Best Of :: Sports & Recreation
The Texans were the worst team in the NFL last year, and their star wide receiver and longest-tenured player? Andre Johnson was seventh in the league in receiving yards and third in receptions despite catching passes from three different quarterbacks. Johnson has received some criticism for not showing up at offseason workouts. That disapproval would be understandable if Johnson's choice to sit out weren't totally justified. All the man wants is a better-than-average quarterback throwing him the ball so he has a shot at bringing Houston a championship. Keep doing you, Dre.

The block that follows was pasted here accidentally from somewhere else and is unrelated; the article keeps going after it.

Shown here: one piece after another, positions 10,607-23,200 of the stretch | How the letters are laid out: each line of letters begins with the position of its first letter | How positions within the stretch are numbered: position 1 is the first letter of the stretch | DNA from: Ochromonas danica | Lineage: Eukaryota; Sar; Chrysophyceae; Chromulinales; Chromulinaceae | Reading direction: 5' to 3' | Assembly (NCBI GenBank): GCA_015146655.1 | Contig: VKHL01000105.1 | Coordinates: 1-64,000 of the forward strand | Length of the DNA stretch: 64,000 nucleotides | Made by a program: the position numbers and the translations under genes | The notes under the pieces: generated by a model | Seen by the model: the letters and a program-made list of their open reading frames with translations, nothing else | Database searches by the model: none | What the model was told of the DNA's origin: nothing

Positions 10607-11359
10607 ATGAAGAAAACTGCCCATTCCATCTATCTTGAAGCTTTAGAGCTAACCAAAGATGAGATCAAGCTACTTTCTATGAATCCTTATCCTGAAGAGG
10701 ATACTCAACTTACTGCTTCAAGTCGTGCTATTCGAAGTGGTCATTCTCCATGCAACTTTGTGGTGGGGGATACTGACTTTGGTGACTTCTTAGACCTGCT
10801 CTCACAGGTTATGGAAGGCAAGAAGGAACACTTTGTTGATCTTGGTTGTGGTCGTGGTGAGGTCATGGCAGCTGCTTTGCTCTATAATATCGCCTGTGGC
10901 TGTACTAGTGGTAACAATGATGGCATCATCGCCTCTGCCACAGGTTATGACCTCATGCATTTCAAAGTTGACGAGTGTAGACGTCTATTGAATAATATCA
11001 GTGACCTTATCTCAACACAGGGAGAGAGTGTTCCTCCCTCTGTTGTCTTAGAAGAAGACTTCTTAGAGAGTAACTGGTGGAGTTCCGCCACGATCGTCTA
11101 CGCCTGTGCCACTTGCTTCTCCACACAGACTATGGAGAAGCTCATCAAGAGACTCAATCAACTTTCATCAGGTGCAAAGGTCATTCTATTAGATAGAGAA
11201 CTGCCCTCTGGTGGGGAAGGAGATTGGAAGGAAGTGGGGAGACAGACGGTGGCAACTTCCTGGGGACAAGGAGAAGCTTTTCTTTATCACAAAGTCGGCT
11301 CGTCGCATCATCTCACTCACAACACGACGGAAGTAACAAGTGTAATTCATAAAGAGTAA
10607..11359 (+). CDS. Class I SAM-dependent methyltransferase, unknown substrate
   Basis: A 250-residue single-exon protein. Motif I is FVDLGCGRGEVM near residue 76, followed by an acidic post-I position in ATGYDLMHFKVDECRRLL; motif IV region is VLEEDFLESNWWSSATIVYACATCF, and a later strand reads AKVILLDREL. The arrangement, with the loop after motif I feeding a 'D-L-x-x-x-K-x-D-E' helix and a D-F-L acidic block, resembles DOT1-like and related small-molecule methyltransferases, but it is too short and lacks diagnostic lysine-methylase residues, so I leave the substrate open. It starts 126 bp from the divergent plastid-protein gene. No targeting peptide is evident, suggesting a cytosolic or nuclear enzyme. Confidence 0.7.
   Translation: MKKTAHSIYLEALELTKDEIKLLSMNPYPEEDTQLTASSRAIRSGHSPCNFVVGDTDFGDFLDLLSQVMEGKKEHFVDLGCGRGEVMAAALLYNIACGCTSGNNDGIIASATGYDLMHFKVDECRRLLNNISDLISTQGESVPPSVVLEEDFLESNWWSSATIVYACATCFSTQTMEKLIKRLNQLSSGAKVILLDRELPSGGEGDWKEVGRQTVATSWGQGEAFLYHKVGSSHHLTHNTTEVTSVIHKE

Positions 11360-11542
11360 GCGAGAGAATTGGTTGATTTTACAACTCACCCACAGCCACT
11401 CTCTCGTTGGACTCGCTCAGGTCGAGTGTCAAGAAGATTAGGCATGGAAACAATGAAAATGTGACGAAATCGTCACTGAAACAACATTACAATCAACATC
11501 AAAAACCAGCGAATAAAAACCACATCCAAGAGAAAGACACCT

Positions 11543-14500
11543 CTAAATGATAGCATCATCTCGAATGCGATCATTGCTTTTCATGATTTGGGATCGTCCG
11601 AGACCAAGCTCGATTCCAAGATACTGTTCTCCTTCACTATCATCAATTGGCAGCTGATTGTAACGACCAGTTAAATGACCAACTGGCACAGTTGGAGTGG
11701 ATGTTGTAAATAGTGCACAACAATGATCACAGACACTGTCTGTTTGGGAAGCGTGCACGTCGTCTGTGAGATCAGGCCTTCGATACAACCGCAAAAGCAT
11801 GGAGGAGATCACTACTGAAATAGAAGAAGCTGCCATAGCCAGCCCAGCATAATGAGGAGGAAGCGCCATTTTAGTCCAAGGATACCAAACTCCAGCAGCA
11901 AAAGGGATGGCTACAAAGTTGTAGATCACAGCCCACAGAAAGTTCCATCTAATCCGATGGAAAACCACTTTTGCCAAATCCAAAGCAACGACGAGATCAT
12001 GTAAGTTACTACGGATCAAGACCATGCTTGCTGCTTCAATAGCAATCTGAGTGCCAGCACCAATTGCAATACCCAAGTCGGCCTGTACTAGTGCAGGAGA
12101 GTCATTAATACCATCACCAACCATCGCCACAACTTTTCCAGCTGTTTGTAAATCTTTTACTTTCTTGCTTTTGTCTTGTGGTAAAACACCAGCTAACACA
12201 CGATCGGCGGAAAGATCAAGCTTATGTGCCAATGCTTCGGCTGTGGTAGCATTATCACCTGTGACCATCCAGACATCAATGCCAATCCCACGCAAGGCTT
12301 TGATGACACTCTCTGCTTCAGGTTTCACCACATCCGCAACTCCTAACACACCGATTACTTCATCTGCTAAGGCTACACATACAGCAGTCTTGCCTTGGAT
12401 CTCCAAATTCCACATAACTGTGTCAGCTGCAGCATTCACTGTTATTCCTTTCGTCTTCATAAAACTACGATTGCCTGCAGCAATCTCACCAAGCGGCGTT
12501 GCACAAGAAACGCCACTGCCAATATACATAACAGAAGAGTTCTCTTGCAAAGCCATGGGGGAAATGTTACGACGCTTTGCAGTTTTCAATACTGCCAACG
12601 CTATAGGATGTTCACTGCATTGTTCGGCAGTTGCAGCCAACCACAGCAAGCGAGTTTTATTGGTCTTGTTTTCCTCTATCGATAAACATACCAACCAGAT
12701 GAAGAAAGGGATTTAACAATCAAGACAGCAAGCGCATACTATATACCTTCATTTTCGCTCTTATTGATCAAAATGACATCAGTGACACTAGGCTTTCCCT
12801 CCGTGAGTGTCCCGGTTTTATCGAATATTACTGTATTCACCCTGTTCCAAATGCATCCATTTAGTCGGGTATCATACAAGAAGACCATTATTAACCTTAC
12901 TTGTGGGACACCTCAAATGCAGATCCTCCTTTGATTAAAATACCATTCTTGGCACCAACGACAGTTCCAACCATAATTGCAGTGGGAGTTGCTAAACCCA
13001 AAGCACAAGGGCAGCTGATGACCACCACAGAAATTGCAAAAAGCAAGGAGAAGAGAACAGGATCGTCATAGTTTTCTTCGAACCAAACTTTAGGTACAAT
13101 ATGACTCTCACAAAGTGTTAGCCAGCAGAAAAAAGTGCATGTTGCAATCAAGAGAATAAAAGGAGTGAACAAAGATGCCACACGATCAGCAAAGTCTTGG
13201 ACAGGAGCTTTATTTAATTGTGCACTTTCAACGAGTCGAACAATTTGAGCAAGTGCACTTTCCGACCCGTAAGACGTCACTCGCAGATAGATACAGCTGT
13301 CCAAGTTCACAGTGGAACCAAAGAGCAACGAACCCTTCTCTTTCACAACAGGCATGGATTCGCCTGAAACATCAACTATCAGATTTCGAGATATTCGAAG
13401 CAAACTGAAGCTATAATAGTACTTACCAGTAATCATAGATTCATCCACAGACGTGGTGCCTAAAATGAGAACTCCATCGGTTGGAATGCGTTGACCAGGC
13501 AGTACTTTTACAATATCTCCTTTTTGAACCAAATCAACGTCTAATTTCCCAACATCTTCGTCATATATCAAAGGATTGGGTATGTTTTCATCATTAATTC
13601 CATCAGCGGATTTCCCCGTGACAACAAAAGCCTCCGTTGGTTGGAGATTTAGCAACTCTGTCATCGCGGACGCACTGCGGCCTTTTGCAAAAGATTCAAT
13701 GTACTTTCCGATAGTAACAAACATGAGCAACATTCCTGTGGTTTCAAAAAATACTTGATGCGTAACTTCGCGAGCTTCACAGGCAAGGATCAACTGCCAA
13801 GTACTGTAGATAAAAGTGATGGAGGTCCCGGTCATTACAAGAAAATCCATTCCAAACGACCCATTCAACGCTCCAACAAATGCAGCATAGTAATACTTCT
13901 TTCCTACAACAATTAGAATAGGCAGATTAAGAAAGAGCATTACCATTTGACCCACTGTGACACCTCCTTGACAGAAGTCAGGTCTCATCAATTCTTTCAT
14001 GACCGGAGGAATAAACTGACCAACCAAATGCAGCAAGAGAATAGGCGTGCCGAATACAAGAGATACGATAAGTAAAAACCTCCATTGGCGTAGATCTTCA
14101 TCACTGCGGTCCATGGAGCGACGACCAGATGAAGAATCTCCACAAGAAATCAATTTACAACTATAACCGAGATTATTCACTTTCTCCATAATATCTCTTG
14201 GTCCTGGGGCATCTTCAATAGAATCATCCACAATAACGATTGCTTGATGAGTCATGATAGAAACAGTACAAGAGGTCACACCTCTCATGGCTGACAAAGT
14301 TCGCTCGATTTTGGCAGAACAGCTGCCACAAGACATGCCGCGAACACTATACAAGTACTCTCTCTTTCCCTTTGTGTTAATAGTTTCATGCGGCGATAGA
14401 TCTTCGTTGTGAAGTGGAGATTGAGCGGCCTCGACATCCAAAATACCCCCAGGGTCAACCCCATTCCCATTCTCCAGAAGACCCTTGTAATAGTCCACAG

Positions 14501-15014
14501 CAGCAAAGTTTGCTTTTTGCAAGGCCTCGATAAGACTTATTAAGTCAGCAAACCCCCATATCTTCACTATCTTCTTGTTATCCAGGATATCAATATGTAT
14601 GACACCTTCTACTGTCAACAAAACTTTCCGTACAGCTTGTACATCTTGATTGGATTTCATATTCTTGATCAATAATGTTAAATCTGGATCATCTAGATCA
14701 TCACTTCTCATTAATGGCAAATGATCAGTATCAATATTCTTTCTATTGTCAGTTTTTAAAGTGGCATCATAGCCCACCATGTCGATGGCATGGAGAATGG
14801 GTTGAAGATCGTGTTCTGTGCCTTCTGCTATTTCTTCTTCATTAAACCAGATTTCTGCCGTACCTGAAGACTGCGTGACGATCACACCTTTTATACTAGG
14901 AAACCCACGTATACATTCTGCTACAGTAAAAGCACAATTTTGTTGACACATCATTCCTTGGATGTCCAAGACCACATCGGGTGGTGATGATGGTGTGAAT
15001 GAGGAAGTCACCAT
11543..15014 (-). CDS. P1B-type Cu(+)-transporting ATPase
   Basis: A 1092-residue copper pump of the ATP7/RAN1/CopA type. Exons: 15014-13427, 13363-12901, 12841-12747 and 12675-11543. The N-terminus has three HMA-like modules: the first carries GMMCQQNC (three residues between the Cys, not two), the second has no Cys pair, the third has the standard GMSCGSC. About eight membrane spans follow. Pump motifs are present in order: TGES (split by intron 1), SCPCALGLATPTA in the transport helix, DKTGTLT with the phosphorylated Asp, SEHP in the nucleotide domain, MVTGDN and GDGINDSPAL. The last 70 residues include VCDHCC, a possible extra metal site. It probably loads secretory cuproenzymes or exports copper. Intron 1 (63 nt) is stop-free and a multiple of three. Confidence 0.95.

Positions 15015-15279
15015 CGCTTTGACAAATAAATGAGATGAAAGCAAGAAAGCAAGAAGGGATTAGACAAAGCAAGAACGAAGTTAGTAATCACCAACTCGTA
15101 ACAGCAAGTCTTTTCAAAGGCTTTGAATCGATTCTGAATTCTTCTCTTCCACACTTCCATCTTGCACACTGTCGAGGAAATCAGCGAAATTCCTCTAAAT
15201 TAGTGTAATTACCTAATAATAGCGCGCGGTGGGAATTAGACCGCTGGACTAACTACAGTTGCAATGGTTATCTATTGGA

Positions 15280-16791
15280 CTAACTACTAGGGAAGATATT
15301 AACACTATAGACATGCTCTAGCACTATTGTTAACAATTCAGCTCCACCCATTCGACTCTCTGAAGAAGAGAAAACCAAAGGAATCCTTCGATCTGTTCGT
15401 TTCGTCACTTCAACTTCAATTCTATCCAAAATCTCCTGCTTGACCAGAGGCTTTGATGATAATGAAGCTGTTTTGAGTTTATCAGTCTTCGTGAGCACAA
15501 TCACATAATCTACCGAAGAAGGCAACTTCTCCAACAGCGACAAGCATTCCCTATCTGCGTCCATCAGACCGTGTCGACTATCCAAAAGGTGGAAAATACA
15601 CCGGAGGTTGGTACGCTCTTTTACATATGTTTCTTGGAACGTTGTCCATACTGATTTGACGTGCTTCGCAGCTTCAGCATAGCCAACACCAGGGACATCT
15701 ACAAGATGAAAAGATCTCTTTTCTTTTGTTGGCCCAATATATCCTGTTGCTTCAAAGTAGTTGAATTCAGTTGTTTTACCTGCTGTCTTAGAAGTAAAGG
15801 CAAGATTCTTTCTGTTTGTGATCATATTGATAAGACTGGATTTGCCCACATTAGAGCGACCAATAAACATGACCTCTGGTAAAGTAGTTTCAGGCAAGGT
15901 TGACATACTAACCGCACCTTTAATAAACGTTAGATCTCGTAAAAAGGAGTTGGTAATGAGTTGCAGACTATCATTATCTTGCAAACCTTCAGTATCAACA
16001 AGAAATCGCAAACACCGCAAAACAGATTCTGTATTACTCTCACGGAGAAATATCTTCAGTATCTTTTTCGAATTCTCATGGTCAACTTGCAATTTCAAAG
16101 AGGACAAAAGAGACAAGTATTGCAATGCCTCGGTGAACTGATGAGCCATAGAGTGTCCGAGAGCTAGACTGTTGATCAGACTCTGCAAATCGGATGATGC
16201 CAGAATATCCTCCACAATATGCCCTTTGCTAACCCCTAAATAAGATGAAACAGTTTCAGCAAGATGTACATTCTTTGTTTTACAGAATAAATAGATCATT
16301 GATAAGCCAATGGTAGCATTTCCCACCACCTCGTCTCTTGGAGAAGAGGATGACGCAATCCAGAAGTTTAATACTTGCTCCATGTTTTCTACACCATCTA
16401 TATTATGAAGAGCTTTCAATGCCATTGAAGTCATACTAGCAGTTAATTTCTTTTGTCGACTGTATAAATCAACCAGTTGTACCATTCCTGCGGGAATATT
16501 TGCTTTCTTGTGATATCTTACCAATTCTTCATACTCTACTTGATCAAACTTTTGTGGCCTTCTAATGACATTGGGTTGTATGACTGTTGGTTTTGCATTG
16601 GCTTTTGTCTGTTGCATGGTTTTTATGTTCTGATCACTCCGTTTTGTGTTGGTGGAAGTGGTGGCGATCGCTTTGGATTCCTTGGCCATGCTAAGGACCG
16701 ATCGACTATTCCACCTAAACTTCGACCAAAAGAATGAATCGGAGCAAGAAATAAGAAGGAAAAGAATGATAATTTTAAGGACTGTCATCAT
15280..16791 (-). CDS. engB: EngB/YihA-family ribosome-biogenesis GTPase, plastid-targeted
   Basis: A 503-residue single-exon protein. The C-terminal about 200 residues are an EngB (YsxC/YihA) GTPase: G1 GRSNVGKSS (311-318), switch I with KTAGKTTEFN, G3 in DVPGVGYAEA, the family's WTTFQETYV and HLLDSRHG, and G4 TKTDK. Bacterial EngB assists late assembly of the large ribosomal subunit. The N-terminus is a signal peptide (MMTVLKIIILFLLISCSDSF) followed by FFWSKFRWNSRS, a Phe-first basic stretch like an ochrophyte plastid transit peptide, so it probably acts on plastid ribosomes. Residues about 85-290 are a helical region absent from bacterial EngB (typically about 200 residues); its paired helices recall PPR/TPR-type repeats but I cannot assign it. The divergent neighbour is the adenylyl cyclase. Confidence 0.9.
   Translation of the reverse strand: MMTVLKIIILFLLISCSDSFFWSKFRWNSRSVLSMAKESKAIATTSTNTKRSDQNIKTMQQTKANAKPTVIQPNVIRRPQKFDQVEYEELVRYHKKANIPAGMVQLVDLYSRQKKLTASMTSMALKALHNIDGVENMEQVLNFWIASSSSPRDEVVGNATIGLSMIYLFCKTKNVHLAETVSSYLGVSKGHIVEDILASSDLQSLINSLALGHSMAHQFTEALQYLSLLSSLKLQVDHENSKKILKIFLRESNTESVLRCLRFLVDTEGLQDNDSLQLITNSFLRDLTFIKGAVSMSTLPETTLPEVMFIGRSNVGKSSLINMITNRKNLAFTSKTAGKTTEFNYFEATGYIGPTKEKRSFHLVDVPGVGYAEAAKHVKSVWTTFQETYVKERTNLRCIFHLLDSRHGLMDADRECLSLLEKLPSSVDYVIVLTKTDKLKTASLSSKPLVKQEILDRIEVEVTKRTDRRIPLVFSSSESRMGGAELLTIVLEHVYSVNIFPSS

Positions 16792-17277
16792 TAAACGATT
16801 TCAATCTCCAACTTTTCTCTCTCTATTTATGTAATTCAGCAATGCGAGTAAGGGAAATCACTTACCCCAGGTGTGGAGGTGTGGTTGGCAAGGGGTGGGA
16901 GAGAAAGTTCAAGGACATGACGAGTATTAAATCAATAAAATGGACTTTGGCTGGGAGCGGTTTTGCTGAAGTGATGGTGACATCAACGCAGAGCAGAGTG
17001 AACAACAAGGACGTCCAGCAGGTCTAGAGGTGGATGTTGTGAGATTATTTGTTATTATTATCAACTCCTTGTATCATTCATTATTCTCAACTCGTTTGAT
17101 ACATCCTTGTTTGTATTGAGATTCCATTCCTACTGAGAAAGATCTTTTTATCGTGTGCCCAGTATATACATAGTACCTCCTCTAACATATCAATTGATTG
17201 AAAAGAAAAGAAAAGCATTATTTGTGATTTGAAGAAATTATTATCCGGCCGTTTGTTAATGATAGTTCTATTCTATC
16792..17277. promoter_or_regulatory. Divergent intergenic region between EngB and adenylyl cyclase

After a 2005-2006 season in which the Houston Rockets went 15-26 at home, then-Rockets head coach Jeff Van Gundy held auditions for what he would deem the most rabid Rockets fans, and would literally give them their own section in Toyota Center. Thus the Red Rowdies were born, and the next season the Rockets went 28-13 at home. Since then the tryouts have continued each season, only they've grown much crazier and much bigger. The Red Rowdies' section — upper part of Section 114, located behind the basket at the Rockets' end of the court — has multiplied in size and volume, and today they're considered one of the greatest groups of fans in team sports. Being a Red Rowdy doesn't come without a major commitment level, as each individual is required to attend just about every Rockets home game, or else Rowdy privileges (i.e., free season tickets) are lost. With championship dreams this upcoming season, those privileges have never been more valuable or the Red Rowdy experience more fun.